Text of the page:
2. Develop viral content. Someone has to design and create those entertaining or informative messages that are designed to be passed along in an exponential fashion, often electronically or by e-mail. It’s harder than it looks to exploit people’s propensity to share humorous, enjoyable or useful information - jokes, special offers, and games.

  3. Seed viral activity. People are more demanding and have more choices than ever before. This means spending more money on search marketing (SEM) to make it look like the buzz is working. It also means making the content appear omnipresent on the Web and in the marketplace, including dedicated video sites and blogs. In addition, special offers and competition prizes may be required.

As a result of the rising popularity of viral campaigns, the cost of developing one has increased significantly, and the increased ‘viral clutter’ has made it more difficult to stand out from the crowd. However, despite this, viral marketing can indeed be more cost effective than traditional marketing when done well.

Seeding is the most expensive aspect of a viral marketing campaign, with some video sites charging in excess of $10,000 to be featured on their home page for one week. Only a few years ago a humorous video or unique toy could be seeded into a couple of relevant online communities, and it would be hugely popular. However, the cost of entry has gone up as the concept of viral marketing has become pervasive.

In general a well-executed viral marketing campaign can cost anywhere from $100K to many millions. There is a reason that sites like Priceline.com Europe and Facebook, which everyone believes were made popular by viral marketing, have spent at least $50 million each becoming a household name.

Some startups not only ignore this and don’t budget for it, but they actually plan on the free viral marketing to generate enough revenue from click-through advertising to fund operations and future growth. That’s a double death wish.

We have all heard of a few cases where viral marketing resulted in a message “spread through the Internet like a cold in a kindergarten,” but counting on this can just as quickly lead to the death of your startup. Unless you have very deep pockets, plan for some very significant marketing costs to kick-start your dream.

Marty Zwilling

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Friday, February 24, 2017

8 Key Ingredients to a Profitable Consulting Business

consulting-businessMost of the guidance you see for entrepreneurs is aimed at those who are selling a product (Apple, Tesla, Xiaomi), or selling a service (Uber, Airbnb, Snapchat). Yet, according to statistics from the Small Business Association (SBA), over half of new businesses offer something else - personal professional services, including consulting, business coaching, and advisory services.

The challenges for making money and survival in these professional services worlds are different, maybe even tougher. The “product” value is difficult to quantify, the costs are nebulous, and entrepreneurs have to clone themselves to scale the business. Many are reluctant to really “market” themselves, and have trouble differentiating their offerings to clients, except by price.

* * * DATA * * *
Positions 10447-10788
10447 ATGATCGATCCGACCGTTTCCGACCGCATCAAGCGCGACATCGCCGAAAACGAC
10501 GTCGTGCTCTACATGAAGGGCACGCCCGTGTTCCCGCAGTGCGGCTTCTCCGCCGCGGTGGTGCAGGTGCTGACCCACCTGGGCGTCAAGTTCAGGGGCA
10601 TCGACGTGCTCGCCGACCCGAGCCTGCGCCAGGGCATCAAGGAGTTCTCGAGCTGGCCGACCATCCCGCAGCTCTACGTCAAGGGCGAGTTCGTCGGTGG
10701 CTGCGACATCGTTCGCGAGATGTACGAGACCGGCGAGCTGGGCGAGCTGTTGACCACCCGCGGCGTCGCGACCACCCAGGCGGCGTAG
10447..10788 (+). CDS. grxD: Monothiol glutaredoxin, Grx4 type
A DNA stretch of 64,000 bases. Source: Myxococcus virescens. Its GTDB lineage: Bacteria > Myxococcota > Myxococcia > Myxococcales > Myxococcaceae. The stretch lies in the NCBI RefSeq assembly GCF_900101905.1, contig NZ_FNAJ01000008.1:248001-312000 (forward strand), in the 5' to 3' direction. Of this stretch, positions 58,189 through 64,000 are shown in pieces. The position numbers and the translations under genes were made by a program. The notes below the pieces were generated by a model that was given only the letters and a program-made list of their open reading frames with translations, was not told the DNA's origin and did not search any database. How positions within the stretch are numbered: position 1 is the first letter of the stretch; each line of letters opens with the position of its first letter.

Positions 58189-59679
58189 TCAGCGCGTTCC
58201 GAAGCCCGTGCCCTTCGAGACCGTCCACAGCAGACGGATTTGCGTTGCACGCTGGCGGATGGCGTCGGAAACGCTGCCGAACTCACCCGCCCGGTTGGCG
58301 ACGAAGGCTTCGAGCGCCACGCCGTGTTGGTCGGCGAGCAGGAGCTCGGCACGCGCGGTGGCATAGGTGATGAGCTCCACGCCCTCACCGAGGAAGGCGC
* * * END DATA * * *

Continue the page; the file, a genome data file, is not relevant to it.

If you are already running a business in this category, or thinking about one, I recommend a new book, “The Profitable Professional,” by Kelly Clifford. From his own successes and failures in this domain, he explains how the rules and customer expectations have changed in today’s world, and he offers some practical guidance on how to survive in this new world.

Based on my own years of experience in this space, I would like to highlight a critical subset of his key ingredients for success, to save you from the frustrations and setbacks we both have felt:

  1. Implement real competitive differentiation. If your business card and website come across as just another advisor, consultant, or accountant, then don’t be surprised if price is the only focus. Internally, you also need to do things differently to rise above your peers. This includes how you find leads, close clients, and minimize free work or rework.

  2. Shape your business by design, not by default. Announcing that you are a consultant, and hoping demand will set your focus, is not a good strategy. Focus on your passion and your vision of what you want to accomplish, and make that come alive in the design and delivery of everything you do. Picking a niche is another good way to focus.

  3. Proactively build relationships with target clients. Passively waiting for transactions only makes you a commodity. Clients need to see you as a trusted value add, rather than just a service provider. Use your knowledge of evolving needs and technology to add more value than competitors, and introduce clients to each other to build partnerships.

  4. Use visibility and social media to pull clients in. The days of a hardworking introvert hiding in the back room are gone. In addition to relationships, today’s clients want to see you and your expertise on videos online, industry conferences, and social media to feel the trust for differentiation. They expect reviews and testimonials from other clients.

  5. Set pricing to assure both revenue and profit. Unless you have deep pockets, you won’t survive without an adequate margin, including all the costs of running a business and staying current with technologies and market changes. Flexible business models, including value-based pricing, bundling, and custom proposals are the places to begin.